Session Name: Poster Session B: Kidney Living Donor: Selection
Session Type: Poster Session
Date: Saturday, May 30, 2020
Session Time: 3:15pm-4:00pm
Presentation Time: 3:30pm-4:00pm
*Purpose: Potential kidney donors who actively smoke heavily or had intermittent illegal drug use (IIDU) are mostly excluded from donating a kidney. Tobacco use in kidney donor has been linked to worse outcomes for donors and while less evidence exist for IIDU as they mostly excluded from donation. We conducted a short survey about the suitability of these marginal living kidney donors. The purpose of this survey is to form a consensus on live kidney donor with using smoking or illegal drugs.
*Methods: This is a cross-sectional survey of nephrologists and transplant surgeons about suitability and acceptance of marginal live kidney donors. We asked physicians about accepting kidney donors who are actively smoking or using illegal drugs. The survey was mainly distributed through AST and ERA-EDTA. The role of these organization is limited to facilitate the distribution of the survey as an external study. We excluded in-training nephrologists or transplant surgeons.
*Results: One hundred twenty-two physicians from 22 countries (80% nephrologists and 20% transplant surgeons (TS)) participated in the survey. Most physicians were experienced in pre-transplant evaluation (72% over 6 years’ experience and 68.5% of responders perform donors’ evaluation on weekly or monthly bases). Interestingly, most physicians would allow donation in active smoker with advice to quit later (56.2%) (62% of nephrologists versus only 29% of TS (p=0.002). TS would decline active smoker patients than nephrologists (42% versus 25%, p=0.09). Less physicians considered donors with IDU (after psychiatric counselling) than active smoking (30% versus 56.2%, p=0.00003). There was no difference in acceptance rate for donors with IIDU between TS and nephrologists (33.3% versus 29% respectively, p=NS) or in declining these donors (37.5% versus 45.3%, p=0.4). TS would accept more active smokers to donate if no alternative donor available than nephrologists (29.2% vs. 12.3%, p=0.04) but not IDU (29.2% vs. 25.8%, p=ns).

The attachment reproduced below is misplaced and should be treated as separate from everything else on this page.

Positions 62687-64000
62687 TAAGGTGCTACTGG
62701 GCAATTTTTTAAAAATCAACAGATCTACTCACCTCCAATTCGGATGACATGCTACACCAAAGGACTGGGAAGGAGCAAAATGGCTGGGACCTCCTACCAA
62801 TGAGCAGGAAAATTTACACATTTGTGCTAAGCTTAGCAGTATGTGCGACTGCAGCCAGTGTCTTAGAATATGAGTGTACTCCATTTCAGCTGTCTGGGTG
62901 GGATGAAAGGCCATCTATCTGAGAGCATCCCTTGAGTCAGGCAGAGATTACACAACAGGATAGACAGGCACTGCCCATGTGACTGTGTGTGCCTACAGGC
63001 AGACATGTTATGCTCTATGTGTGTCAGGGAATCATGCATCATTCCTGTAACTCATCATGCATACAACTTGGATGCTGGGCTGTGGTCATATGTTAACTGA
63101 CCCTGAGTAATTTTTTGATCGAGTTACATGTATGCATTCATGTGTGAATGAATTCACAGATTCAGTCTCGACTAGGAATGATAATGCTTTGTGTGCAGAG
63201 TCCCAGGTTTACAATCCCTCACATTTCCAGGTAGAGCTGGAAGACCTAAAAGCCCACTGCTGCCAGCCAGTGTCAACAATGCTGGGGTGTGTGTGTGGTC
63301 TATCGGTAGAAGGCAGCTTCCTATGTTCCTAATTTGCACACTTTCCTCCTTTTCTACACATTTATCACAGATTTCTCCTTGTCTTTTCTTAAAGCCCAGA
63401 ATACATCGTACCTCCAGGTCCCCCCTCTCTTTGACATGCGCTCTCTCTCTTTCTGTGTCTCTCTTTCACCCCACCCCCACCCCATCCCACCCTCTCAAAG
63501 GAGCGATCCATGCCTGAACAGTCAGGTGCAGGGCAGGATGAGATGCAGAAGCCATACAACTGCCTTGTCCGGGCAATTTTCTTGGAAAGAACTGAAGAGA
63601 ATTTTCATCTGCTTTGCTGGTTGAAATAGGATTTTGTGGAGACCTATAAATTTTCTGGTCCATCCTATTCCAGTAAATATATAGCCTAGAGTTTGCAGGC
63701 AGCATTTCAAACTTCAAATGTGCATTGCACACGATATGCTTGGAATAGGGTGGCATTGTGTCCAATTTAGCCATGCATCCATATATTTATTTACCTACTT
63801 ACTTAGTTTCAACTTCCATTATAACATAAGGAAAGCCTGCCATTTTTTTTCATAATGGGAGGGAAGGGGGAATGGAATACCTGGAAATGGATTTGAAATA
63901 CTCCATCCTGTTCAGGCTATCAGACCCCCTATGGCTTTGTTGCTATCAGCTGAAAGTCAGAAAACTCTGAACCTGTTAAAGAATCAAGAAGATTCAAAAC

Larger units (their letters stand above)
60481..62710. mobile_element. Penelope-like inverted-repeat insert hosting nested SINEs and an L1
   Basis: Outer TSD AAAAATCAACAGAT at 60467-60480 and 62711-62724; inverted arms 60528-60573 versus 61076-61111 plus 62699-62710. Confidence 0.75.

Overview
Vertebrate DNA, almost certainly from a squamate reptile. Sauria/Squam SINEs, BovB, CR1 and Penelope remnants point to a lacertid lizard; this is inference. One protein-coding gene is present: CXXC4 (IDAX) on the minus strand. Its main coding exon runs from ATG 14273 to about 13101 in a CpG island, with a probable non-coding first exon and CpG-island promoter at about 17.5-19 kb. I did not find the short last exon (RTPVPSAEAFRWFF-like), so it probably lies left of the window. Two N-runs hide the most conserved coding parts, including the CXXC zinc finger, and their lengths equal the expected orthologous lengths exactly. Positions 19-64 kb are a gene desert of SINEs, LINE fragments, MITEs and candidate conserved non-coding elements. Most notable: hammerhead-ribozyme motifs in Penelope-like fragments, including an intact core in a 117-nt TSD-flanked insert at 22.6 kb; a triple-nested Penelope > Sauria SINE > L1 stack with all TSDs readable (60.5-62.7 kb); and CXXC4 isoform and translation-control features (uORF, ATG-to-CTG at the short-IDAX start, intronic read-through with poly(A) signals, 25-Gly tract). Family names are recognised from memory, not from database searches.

*Conclusions: Active heavy smoking and intermittent illegal drug use are not viewed as solo contraindications for kidney donation by most physicians. Nephrologists and TS did not differ in attitude regarding donors with IIDU. Nephrologist seems more confident to accept donors who are actively smoking with advice to quit afterward while TS would accept them more if no alternative donor available or would decline them completely.
To cite this abstract in AMA style:Arabi Z, Hamad A, Kaysi S, Bukhari M. Multi- National Survey among Nephrologists & Transplant Surgeons about the Suitability and Acceptance of the Marginal Live Kidney Donors with Active Heavy Smoking or Intermittent Drug Abuse [abstract]. Am J Transplant. 2020; 20 (suppl 3). https://atcmeetingabstracts.com/abstract/multi-national-survey-among-nephrologists-transplant-surgeons-about-the-suitability-and-acceptance-of-the-marginal-live-kidney-donors-with-active-heavy-smoking-or-intermittent-drug-abuse/. Accessed December 6, 2023.
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